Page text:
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Blood

DNA-Dependent protein kinase activity correlates with clinical and in vitro sensitivity of chronic lymphocytic leukemia lymphocytes to nitrogen mustards.


PMID 9746757

Abstract

The objective of this study is to investigate the role of DNA-dependent protein kinase (DNA-PK) in the chronic lymphocytic leukemia (CLL) lymphocyte response to nitrogen mustard therapy. DNA-PK is a nuclear serine/threonine kinase that functions in DNA double-strand break repair and in the joining process in recombination mechanisms. In a series of 34 patients with B-CLL, either untreated (n = 16) or resistant to chlorambucil (n = 18), the kinase activity of the complex, as determined by its capacity to phosphorylate a peptide substrate in vitro, is increased in the resistant samples as compared with the untreated ones (24.4 +/- 2.6 arbitrary units [a.u.] [range, 12.7 to 55.8 a.u.] versus 8.1 +/- 2.8 a.u. [range, 0.9 to 44.5 a.u.], respectively (P < .0001]), independent of other clinical and biological factors. Linear regression analysis shows an excellent correlation between the level of DNA-PK activity and the inherent in vitro sensitivity of CLL lymphocytes to chlorambucil (r = .875, P =.0001). The regulation of DNA-PK activity was associated with increased DNA-binding activity of its regulatory subunit, the Ku heterodimer, in resistant samples. These results suggest that this activity is a determinant in the cellular response to chlorambucil and participates in the development of nitrogen mustard-resistant disease. The increase in DNA-PK activity might contribute to the enhanced cross-link repair that we previously postulated to be a primary mechanism of resistance to nitrogen mustards in CLL.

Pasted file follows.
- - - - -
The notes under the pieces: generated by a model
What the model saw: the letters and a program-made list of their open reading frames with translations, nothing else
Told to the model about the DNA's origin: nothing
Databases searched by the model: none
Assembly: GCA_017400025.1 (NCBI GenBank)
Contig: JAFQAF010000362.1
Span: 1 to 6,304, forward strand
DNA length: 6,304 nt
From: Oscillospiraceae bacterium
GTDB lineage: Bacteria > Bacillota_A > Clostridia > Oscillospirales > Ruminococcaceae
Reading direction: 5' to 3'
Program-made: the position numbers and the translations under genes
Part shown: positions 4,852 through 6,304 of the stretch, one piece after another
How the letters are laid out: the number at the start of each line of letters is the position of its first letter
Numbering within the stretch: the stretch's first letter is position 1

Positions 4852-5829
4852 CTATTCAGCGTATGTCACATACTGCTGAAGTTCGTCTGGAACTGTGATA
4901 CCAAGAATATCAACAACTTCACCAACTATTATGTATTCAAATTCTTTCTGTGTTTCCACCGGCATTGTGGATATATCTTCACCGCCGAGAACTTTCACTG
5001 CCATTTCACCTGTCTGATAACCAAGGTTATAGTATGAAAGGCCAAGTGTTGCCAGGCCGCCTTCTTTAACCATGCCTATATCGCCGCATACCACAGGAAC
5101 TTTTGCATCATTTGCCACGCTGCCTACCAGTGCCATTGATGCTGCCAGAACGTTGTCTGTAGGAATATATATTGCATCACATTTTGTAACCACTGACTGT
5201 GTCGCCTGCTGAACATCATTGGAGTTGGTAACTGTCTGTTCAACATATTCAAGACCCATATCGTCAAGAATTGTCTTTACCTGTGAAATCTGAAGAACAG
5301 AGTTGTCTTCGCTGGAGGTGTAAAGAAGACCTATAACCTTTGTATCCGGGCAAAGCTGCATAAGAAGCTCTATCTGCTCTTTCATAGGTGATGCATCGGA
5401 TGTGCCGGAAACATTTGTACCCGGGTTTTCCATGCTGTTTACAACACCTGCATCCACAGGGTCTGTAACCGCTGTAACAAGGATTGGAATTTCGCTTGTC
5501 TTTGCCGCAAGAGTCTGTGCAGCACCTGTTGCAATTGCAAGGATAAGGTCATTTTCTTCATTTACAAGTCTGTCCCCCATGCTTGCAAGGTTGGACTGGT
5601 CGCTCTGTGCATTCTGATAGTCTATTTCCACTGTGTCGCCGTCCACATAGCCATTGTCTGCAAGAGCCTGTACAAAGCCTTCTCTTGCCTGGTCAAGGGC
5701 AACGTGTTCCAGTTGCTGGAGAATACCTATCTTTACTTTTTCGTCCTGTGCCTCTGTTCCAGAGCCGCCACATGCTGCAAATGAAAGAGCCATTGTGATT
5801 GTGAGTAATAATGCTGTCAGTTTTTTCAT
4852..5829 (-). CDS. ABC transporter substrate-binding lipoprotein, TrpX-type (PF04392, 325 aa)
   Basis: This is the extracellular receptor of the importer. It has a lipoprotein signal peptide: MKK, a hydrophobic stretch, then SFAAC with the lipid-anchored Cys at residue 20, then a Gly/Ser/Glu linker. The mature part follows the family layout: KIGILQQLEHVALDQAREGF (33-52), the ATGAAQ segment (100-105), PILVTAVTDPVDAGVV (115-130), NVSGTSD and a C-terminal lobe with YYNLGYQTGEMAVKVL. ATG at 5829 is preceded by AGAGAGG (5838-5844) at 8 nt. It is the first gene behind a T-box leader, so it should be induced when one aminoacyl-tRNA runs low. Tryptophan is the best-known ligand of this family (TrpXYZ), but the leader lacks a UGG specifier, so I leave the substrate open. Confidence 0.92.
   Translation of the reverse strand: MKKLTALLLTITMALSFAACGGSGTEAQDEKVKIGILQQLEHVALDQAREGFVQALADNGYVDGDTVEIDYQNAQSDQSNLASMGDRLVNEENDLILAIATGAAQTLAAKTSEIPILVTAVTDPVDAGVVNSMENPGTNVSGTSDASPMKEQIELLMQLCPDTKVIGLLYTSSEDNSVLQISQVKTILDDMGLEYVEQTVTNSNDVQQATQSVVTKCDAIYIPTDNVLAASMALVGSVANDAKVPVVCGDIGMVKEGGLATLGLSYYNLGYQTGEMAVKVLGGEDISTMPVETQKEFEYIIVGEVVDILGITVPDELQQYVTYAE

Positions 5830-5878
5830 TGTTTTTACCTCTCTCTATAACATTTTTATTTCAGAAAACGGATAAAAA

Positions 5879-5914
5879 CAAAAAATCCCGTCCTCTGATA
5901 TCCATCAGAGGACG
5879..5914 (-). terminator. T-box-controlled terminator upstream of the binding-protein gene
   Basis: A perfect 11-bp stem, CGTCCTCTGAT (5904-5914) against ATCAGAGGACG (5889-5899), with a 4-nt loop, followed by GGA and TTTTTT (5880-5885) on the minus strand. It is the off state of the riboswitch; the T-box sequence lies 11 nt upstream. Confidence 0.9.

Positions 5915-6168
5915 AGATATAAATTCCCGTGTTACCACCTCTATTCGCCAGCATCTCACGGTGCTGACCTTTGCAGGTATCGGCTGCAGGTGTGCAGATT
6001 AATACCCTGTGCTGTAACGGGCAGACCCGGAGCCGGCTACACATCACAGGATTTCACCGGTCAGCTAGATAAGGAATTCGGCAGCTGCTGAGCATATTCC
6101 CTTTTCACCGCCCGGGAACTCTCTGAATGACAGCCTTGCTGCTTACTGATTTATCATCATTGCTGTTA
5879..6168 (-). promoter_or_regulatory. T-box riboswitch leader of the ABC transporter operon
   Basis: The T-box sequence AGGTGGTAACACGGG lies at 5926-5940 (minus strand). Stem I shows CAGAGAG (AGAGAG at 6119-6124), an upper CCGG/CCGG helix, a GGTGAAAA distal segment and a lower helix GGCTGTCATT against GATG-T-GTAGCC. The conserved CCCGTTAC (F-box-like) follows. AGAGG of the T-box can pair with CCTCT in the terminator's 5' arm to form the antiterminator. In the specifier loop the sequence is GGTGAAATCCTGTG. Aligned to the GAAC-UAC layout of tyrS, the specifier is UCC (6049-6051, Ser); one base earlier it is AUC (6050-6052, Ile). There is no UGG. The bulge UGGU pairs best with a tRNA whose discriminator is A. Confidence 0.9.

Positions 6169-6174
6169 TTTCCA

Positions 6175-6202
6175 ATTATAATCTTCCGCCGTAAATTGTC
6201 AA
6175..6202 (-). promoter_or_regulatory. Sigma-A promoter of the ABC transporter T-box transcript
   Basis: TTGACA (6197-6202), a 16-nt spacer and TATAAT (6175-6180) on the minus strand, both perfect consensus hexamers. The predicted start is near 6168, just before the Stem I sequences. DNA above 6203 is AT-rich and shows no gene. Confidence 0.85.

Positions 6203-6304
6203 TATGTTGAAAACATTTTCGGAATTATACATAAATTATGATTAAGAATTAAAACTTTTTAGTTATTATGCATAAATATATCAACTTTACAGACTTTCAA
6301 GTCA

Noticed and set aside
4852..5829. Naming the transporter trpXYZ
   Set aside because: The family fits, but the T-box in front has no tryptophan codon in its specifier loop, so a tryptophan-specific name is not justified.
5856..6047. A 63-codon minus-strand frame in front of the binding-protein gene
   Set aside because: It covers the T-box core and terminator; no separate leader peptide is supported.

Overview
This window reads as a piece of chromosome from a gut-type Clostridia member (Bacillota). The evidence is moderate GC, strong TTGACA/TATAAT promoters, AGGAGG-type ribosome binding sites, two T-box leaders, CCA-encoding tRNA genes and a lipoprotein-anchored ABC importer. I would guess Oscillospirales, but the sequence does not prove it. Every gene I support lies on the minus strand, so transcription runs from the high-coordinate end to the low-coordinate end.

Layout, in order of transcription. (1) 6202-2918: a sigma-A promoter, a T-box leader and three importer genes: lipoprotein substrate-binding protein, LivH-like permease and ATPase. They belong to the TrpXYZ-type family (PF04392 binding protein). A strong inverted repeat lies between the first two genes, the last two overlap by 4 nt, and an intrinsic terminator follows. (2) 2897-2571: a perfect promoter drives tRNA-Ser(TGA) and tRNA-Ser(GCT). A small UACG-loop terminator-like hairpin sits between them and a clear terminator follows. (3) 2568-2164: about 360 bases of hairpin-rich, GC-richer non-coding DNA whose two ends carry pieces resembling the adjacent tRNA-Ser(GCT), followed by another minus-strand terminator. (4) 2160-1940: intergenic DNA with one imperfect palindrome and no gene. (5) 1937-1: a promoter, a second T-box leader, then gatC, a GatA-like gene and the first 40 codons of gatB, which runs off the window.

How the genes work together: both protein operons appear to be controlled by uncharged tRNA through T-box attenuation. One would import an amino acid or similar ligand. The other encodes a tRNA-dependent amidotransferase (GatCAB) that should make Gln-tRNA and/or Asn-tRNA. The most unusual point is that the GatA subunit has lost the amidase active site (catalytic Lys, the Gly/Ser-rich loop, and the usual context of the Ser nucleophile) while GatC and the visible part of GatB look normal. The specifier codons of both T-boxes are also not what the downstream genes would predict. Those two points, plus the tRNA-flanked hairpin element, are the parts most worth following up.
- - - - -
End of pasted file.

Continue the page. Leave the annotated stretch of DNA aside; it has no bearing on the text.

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C0253
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